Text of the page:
Many insurers are interested in the modern development methodologies of Agile and Continuous Delivery, but worry about how those approaches will work in such a highly regulated industry. When done properly, using an Agile development methodology and/or a Continuous Delivery approach shouldn’t prevent an insurer from putting controls and reviews in place to satisfy external regulations (and internal rigor). A test-driven approach supports both Agile and Waterfall development efforts.

First, just because a development team is doing continuous delivery or packaging releases into two-week sprints doesn’t mean that code is being moved to production. One of the points of this approach is that code is constantly being built and deployed to a test server and that smaller chunks of effort are packaged for business user review. This means that some of the API integration and build issues that often hold up a project at the end are being nurtured and considered the entire time. It doesn’t mean, however, that actual production releases can’t go through the same rigorous testing and sign-off before ever moving to production servers. You can take an agile approach to a project with two-week sprints that doesn’t actually go into production more than once or twice a year.

(Note that some organizations do consider continuous delivery to mean that once code has been committed by a developer, it can be tested and moved to production at any time. While this is interesting in theory I know of very few organizations that actually do it this way, and none in the insurance industry that do. The idea to embrace with CD is that you have a production quality branch ready to go at all times, but that doesn’t mean you have to actually move that branch to production outside of a predictable schedule.)

Second, when done well, an agile approach actually results in more business user review and testing of a system as opposed to less. Testing is spread out over the entire process rather than done in one large burst at the end. A key value of the “sprint” concept is a continuous involvement of business users. Engineers are supposed to be delivering something every single sprint that can be demonstrated and reviewed by stakeholders. Unfortunately, this is where a lot of organizations fail to properly follow the agile methodology. A lot of companies (not just insurers) who embrace the idea of a sprint, really just treat it like a way for developers to chunk up rapid milestones. Agile is not the same thing as Rapid Prototyping. Without the business stakeholders regularly reviewing the results, adjusting priorities, and signing off on items, it’s not really following the agile protocol.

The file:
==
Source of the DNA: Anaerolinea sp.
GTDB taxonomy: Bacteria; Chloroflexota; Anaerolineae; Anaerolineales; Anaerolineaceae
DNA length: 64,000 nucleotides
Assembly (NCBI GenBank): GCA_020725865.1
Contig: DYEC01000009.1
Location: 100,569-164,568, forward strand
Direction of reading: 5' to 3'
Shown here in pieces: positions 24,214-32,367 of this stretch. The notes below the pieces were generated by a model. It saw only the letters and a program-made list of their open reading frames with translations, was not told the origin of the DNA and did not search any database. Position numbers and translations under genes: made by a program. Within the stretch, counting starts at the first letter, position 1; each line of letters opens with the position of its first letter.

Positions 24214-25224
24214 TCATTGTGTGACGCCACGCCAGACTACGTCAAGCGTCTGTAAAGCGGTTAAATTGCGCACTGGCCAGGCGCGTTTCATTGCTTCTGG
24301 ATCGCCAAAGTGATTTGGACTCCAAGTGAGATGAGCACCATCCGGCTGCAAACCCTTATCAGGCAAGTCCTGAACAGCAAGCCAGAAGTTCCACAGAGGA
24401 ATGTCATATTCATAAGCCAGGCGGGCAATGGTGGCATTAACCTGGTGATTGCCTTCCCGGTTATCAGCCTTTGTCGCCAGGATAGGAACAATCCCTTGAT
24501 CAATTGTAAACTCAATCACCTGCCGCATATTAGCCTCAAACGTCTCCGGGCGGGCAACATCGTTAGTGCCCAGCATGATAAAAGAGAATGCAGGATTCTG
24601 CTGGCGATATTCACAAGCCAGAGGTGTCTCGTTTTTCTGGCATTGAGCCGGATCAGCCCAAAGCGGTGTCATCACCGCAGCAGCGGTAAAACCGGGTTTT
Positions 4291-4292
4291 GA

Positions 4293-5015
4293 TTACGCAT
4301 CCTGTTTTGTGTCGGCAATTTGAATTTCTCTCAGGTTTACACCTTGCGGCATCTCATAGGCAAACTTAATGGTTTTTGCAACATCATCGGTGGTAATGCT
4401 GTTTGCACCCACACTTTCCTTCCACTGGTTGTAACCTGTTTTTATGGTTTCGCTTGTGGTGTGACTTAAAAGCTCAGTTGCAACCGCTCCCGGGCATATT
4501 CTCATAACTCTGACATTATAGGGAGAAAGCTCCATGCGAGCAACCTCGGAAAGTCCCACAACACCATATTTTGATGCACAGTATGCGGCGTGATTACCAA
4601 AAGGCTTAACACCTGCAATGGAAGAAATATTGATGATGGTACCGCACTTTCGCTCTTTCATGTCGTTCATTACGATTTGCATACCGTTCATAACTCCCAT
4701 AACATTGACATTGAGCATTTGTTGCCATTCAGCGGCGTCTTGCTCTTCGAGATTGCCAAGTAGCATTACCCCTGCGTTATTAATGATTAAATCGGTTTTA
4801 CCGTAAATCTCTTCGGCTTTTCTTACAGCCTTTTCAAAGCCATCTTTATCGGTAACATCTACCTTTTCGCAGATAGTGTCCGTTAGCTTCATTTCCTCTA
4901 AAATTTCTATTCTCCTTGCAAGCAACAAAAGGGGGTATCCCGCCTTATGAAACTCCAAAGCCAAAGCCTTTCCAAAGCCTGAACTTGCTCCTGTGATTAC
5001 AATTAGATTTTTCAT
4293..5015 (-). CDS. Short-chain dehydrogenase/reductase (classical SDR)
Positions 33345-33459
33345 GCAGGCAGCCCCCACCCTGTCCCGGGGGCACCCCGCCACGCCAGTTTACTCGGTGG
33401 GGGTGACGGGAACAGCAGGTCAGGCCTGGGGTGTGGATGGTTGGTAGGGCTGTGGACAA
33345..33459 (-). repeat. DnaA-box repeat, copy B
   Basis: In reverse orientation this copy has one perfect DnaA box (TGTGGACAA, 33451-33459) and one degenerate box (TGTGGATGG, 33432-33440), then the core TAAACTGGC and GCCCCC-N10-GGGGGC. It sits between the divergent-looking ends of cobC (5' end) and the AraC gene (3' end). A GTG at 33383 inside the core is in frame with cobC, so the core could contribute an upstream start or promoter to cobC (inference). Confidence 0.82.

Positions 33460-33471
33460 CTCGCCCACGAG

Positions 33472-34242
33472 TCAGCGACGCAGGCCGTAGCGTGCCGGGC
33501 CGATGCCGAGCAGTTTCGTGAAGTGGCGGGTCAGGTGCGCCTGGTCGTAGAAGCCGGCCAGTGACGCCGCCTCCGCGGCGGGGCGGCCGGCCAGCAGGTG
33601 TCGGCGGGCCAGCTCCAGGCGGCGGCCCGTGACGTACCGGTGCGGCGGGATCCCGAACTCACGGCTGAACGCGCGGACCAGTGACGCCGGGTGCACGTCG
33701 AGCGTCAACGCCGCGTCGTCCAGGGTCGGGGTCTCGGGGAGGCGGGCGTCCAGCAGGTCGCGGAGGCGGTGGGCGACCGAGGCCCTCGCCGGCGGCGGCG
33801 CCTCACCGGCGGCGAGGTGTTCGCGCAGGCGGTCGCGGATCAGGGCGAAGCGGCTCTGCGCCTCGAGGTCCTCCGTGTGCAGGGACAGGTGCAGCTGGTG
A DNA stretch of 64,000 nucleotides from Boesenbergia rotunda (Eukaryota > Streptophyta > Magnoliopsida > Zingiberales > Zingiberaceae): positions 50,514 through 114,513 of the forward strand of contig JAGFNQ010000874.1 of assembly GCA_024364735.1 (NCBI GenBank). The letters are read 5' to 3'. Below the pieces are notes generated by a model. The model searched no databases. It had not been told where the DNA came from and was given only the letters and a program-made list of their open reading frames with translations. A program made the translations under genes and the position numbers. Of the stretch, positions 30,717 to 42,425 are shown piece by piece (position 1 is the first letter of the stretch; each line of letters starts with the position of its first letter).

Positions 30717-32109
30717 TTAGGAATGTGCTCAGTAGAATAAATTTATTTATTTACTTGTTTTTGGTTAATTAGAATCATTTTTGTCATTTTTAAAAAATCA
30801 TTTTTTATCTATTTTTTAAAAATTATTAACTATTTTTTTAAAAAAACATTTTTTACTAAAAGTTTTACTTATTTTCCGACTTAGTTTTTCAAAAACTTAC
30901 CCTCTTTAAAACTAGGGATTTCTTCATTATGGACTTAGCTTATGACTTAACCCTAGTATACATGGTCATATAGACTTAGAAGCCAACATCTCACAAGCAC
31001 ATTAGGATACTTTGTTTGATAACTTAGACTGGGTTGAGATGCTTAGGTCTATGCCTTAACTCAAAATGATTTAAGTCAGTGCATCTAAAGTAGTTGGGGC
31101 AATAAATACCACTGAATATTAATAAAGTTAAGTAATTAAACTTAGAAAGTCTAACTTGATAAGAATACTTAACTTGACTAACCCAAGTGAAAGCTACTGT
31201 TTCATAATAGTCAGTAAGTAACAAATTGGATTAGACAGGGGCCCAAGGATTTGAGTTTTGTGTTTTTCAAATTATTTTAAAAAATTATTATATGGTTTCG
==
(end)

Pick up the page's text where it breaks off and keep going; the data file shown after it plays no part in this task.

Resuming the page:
Third, there’s a misconception that requirements in an agile approach are highly fluid or not well defined. While an agile approach is supposed to allow you to make rapid shifts in priority, it doesn’t mean as an organization you have to do so. If there are a set of regulatory-demanded requirements for a project, those are going to be at the top or near the top of the priority queue, and no amount of flexibility will mean that they get pushed off the list. Until they’re implemented and signed off, the project isn’t going to go into production regardless of how many sprints have passed.

While I’m a big fan of an agile approach, I don’t think it is right for all insurers or even right for all projects at an agile-minded insurer. If the executives at an organization feel uncomfortable without very detailed project plans and requirements documents, the culture may not be right for agile. If you want to make some important feature updates to a legacy core system, you’re probably going to want to take a waterfall approach of defining the changes, implementing, and testing them; it’s often very difficult to do the sprint method with systems like that. But if you’re building a new web portal and the culture supports it, an agile approach can work great, especially when UI development is involved. And sometimes a mix is in order: if you are implementing a new core system, even if you take an agile approach you’re probably going to want to have some major planning and requirements gathering sessions up front so that you can define costs and timelines with your vendor.

This blog entry has been reprinted with permission.

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The opinions posted in this blog do not necessarily reflect those of Insurance Networking News or SourceMedia.

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